In the book Diálogos, Placemaking in Latino Communities, the writers discuss one definition of place as referring to “territorialized local communities, collective memories associated with territory, claims of authenticity by local actors, phenomenological associations with locales, and social relationships among people in territorial communities.” In other words, place connotes a community’s shared history and experience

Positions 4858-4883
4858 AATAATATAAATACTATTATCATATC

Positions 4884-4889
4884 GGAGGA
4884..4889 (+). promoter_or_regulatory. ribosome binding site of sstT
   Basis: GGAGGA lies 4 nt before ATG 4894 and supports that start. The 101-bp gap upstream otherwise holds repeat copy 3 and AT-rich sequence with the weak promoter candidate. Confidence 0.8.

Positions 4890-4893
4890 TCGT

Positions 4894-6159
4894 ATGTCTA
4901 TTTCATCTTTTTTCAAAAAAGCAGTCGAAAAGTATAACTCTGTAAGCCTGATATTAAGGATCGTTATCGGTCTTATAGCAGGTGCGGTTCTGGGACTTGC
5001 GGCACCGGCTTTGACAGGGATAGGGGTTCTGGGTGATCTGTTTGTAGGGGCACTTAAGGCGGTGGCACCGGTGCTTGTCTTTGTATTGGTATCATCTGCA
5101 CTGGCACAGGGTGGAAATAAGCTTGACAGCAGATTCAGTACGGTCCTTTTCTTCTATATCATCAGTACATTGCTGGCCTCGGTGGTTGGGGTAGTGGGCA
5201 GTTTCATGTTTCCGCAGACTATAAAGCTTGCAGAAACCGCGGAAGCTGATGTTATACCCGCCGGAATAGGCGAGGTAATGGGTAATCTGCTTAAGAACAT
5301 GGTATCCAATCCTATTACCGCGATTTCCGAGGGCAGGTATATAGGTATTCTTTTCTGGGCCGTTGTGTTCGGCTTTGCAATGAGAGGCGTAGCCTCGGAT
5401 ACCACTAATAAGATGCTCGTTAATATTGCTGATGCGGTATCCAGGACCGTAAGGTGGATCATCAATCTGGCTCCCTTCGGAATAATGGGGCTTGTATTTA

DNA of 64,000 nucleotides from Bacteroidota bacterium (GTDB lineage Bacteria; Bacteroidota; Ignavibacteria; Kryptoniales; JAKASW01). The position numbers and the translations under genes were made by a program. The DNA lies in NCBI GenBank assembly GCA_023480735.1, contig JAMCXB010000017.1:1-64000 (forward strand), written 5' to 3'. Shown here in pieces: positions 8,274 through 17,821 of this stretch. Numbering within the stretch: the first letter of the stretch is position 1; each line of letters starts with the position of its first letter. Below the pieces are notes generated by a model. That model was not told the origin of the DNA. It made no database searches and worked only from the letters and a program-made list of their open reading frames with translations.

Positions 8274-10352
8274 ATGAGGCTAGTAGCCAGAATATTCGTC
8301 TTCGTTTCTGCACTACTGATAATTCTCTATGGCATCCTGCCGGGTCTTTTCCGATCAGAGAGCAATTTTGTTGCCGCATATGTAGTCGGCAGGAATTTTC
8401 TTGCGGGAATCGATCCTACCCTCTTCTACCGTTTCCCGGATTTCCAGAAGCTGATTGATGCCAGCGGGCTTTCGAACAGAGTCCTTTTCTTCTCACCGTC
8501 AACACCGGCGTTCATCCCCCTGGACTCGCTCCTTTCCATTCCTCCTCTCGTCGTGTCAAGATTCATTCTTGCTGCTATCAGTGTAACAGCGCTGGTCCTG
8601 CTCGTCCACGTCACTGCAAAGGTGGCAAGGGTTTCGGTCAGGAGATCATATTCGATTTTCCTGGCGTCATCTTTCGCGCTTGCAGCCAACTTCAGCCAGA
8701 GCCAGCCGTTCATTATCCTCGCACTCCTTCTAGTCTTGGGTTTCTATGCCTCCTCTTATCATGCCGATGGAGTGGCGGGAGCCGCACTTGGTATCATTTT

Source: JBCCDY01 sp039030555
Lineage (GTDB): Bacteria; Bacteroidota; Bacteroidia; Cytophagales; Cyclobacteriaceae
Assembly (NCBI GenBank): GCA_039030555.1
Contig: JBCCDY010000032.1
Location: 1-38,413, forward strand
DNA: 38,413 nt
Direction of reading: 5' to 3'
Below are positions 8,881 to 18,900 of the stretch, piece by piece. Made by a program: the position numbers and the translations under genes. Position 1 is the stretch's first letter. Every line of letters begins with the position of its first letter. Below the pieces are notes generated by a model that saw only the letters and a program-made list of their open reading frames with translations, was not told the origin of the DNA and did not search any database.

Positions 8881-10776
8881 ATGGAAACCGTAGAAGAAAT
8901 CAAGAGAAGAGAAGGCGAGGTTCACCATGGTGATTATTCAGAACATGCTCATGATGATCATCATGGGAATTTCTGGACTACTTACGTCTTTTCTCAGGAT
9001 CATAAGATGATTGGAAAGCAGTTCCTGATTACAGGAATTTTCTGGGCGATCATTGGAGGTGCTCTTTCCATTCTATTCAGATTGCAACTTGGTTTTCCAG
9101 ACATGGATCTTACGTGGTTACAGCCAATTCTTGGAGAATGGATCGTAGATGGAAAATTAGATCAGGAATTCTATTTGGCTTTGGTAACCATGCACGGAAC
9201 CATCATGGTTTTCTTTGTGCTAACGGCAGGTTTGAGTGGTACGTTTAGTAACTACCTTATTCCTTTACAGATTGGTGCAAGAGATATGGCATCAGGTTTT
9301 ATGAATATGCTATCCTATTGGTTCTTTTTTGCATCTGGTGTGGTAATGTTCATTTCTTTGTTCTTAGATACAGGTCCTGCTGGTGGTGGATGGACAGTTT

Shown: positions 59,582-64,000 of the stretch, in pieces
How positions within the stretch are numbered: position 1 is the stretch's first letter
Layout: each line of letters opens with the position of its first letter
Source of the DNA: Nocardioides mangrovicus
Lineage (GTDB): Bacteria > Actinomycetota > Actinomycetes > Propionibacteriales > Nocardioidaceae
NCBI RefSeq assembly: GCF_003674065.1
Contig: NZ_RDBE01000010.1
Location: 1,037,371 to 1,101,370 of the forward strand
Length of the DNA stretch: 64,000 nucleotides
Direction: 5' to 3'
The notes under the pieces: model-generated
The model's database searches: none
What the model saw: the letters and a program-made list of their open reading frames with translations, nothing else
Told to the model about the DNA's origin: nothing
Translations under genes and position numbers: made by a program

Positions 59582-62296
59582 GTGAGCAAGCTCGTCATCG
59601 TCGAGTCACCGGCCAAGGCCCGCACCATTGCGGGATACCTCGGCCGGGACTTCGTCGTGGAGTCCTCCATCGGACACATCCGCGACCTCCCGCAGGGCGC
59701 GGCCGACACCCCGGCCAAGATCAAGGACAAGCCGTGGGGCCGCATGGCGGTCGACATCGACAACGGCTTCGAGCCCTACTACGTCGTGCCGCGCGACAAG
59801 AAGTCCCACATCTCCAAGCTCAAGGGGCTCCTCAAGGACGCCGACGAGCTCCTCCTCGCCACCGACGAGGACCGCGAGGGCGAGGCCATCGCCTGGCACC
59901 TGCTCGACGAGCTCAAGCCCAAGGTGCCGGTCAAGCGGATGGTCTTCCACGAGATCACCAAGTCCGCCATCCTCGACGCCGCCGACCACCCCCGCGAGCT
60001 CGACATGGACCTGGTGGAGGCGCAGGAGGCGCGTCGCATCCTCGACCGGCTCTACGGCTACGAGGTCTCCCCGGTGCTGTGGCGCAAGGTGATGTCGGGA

Taller Puertorriqueño’s (Taller’s) proposed move into new facilities, expanding its services to further its mission as an institution that promotes the understanding of Puerto Rican and Latino cultures, was the genesis for its 2012 – 13 exhibition cycle, Claiming Places: Unity, Ownership, and “Hogar” (Home). In the Puerto Rican barrios around Taller, the availability of affordable housing and workspaces is luring in artists, young professionals, and first-time homebuyers who are not Latino. Also entering the mix are Latinos who are not Puerto Rican. This increase in demand and diversity in the area (while not alleviating the needs of the Puerto Rican community living here) has set the stage for a full investigation of what it means for Puerto Ricans and the Latino community in general to claim a place as their own. This concern falls within the context of the Puerto Rican neighborhoods of North Philadelphia, Mexican immigration, changing attitudes of the local youth, and acknowledgment of varying aspirations and viewpoints within the Latino community. This conglomeration, paired with the need and demand for better public services, employment opportunities and understanding, set this cycle in motion.